Although not many know about the varsity sport, the relationship between McMaster sports and the varsity golf team are on bad terms.
It’s been two months since most varsity sports have begun, with the largest emphasis thus far on the football and the soccer teams and their success this season. However, there are many other sports that are a part of the McMaster community which do not get as much attention as others. One of these sports is golf.
Currently, if you were to search up the roster for the men’s and women’s golf teams on the Marauders website, you would end up with an “Error 404” message. This essentially means that the editors of the website and the sports committee have not been updating the community on every team within the university. That is not the only outdated team page on the website. If one was to search up the rowing or the fastpitch teams, they would be greeted with the 2019 rosters, even though the current 2021 seasons are well underway.
Recently, the men’s golf team took part in the Ontario University Athletics regional qualifiers in Pickering where they finished in fourth place, meaning that they qualified to the national tournament in the spring.
Although the men’s golf team reached remarkable success, they have not received much attention throughout the season. With only one article written about them on the Marauders website this season, their last spotlight on McMasters Sports page was in 2017.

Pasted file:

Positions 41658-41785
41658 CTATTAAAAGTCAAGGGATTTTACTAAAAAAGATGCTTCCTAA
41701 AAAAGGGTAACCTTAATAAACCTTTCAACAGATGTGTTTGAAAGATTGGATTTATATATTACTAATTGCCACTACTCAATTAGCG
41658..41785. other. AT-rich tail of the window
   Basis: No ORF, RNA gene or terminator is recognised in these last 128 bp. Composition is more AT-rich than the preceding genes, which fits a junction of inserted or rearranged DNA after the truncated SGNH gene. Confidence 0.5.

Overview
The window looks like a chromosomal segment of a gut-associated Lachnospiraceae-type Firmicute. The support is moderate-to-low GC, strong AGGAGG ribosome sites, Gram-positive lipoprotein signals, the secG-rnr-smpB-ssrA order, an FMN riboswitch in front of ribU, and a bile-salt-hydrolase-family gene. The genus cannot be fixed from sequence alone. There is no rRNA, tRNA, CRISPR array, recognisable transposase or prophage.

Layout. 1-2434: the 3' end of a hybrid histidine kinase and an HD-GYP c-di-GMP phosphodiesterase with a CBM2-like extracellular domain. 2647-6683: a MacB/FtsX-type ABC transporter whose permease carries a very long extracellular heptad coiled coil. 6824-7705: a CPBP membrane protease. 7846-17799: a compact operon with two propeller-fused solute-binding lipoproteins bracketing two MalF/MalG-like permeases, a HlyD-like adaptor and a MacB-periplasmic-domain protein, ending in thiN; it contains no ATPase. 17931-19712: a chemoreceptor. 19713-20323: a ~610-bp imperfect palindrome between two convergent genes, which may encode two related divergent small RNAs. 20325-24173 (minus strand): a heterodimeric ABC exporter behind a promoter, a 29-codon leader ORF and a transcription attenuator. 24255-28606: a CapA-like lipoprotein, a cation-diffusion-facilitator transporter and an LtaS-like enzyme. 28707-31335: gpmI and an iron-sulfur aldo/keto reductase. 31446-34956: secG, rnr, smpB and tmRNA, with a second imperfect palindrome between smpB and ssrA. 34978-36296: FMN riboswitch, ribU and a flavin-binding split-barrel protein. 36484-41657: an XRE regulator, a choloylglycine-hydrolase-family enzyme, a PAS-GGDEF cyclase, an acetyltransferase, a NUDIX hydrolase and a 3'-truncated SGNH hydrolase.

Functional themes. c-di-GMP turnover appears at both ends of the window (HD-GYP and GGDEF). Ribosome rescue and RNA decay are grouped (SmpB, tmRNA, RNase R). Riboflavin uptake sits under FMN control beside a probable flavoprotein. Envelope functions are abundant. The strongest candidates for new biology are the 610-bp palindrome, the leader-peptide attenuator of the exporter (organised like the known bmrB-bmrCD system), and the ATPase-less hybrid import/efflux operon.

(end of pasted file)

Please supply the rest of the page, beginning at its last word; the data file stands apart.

Kavith Ranchagoda, a second-year computer engineering and management student, spoke about the mistreatment and the lack of effort McMaster puts into his varsity team.
“We did really well at the start of the season. We [tied for third] in the provincials and now we’re going to compete in the nationals . . . They barely cover us in the media and when they do, it’s like a line or two,” said Kavith.
Kavith is considered as one of the best players that McMaster has to offer in golf. Competing at numerous regional and national tournaments in Canada, he excelled at every single one and was considering moving to the United States for further golf success when COVID-19 hit.
“Last year just before COVID-19 hit, I was meant to move to the U.S. for golf scholarships, but then the pandemic started. I chose McMaster instead not only because of my program, but because I [expected] good support from the athletics department as a golfer,” explained Ranchagoda.
During the Pickering regionals, Ranchagoda managed to tie ninth place in the whole competition, proving that he is an incredible asset to the varsity team. He believes that he will do even better at the national tournament in the spring.
“The provincial qualifier was a really good showing from me and I am proud of it. However, I do think that I will do even better in a couple of months when we start playing again,” said Ranchagoda.
However, Ranchagoda also explained the disadvantages associated with being a part of the golf team. He expressed his concern with the financing, the maltreatment and the obsolete feeling that the golf team has.
“Although we are really happy with our performances, it’s not perfect. Our coach is the one that buys extra gear and he facilitates us for every tournament that we play. McMaster does not provide us with extra gear,” said Ranchagoda.
Perhaps the worst part of the whole treatment of the golf team is the “yearly fee” that the varsity players have to pay to take part.
Ranchagoda’s statements certainly reveal a lot about how the McMaster varsity department is treating its sports teams with inequality. Without a doubt, this is a call for change within varsity teams in the university.